New York, June 21, 2017--The Palestinian Authority should cease blocking access to news websites in the West Bank, the Committee to Protect Journalists said today. The Palestinian Authority's attorney general, Ahmad Barrak, on June 15 ordered internet service providers to block access to at least 11 news websites, according to news reports.
Nabhan Khraishi, communications officer for the Palestinian Journalists Syndicate, told CPJ that the syndicate was investigating reports that as many as 22 news websites had in fact been blocked. Khraishi said the syndicate planned to file a formal complaint with the prosecutor's office regarding the censorship.
The censored websites include Palestine Now, Palestine Today, the Shehab News Agency, Amameh, Amad, the Palestine News Network, the Palestinian Information Center, Karama Press, Fateh Voice, the Palestine Press News Agency, and Firas Press. Khraishi said all of the blocked websites are either affiliated with Hamas, which controls the Gaza Strip, or with Mohammad Dahlan, the exiled former head of security in the Gaza Strip who was in 2011 expelled from the Fatah movement that dominates the Palestinian Authority. The attorney general's office in the West Bank city of Ramallah and employees of the websites were not available for comment.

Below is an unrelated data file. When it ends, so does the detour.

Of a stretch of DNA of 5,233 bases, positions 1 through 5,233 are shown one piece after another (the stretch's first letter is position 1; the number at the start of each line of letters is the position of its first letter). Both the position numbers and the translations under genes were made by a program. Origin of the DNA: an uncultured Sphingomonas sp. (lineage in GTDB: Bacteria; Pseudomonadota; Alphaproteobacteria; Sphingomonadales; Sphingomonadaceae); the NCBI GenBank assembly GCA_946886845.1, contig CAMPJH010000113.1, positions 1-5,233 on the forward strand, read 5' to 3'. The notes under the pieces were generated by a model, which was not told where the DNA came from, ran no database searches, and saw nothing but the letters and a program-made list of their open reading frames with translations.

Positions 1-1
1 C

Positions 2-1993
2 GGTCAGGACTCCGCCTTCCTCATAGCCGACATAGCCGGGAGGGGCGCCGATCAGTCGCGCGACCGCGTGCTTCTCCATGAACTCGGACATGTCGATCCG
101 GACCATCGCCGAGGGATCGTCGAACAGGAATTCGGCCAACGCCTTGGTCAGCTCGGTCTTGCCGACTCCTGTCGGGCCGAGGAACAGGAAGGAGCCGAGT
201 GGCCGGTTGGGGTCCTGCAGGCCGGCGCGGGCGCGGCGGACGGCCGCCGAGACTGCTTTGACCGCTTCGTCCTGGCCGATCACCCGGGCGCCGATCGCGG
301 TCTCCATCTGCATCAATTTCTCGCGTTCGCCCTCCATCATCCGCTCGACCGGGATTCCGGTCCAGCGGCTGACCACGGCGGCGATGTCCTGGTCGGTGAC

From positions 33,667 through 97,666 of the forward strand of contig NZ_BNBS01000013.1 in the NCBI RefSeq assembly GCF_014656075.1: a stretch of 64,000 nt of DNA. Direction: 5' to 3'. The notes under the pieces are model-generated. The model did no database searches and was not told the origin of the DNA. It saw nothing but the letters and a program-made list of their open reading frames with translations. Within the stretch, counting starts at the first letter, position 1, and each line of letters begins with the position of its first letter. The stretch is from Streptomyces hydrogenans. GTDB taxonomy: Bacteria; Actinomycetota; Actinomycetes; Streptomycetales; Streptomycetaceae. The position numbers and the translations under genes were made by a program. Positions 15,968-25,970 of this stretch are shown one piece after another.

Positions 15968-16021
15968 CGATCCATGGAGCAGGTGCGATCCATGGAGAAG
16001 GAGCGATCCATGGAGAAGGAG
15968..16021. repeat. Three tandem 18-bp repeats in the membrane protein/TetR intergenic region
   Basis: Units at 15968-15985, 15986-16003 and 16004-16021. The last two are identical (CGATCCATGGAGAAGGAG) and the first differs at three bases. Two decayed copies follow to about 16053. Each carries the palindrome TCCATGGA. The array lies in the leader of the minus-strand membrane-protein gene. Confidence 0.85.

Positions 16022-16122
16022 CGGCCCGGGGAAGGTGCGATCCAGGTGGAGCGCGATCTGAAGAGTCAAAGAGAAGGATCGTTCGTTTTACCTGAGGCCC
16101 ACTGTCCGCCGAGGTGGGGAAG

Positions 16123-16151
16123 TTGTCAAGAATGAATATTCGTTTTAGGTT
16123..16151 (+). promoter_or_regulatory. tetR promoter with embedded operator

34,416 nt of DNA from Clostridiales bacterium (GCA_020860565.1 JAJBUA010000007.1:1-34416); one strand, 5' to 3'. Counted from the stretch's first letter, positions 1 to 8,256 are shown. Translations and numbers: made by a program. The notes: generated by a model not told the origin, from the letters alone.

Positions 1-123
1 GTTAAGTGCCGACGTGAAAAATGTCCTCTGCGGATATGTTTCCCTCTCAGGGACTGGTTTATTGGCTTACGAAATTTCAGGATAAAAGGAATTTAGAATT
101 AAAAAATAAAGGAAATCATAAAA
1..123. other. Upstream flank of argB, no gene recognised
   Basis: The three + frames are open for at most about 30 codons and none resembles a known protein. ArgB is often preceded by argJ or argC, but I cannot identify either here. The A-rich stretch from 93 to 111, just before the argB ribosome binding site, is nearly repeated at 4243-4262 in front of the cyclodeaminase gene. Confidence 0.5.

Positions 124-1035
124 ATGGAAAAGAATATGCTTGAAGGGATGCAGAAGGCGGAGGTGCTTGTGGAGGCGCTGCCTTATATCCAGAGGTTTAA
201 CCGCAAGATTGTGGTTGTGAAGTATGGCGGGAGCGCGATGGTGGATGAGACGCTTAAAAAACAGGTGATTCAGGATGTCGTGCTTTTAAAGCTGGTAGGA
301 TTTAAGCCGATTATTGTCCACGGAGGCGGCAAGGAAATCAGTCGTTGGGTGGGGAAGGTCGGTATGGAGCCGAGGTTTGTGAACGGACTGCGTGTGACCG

"Palestinian journalists and readers should not bear the brunt of politicians' disputes," CPJ Middle East and North Africa Program Coordinator Sherif Mansour said. "We call on the Palestinian Authority to cease censoring news websites, to allow readers in the West Bank unimpeded access to news and information and to let Palestinians form their own opinions."
The Mada Center, a Palestinian press freedom group, quoted employees from the Shehab News Agency and Amad as saying that authorities did not notify them that their websites would be censored. Both agencies learned of the order when they complained to their internet service providers. A follow-up report from Maan News Agency quoted an unnamed senior Palestinian official as saying that the websites were banned because of pending criminal cases against them, and for spreading "false news."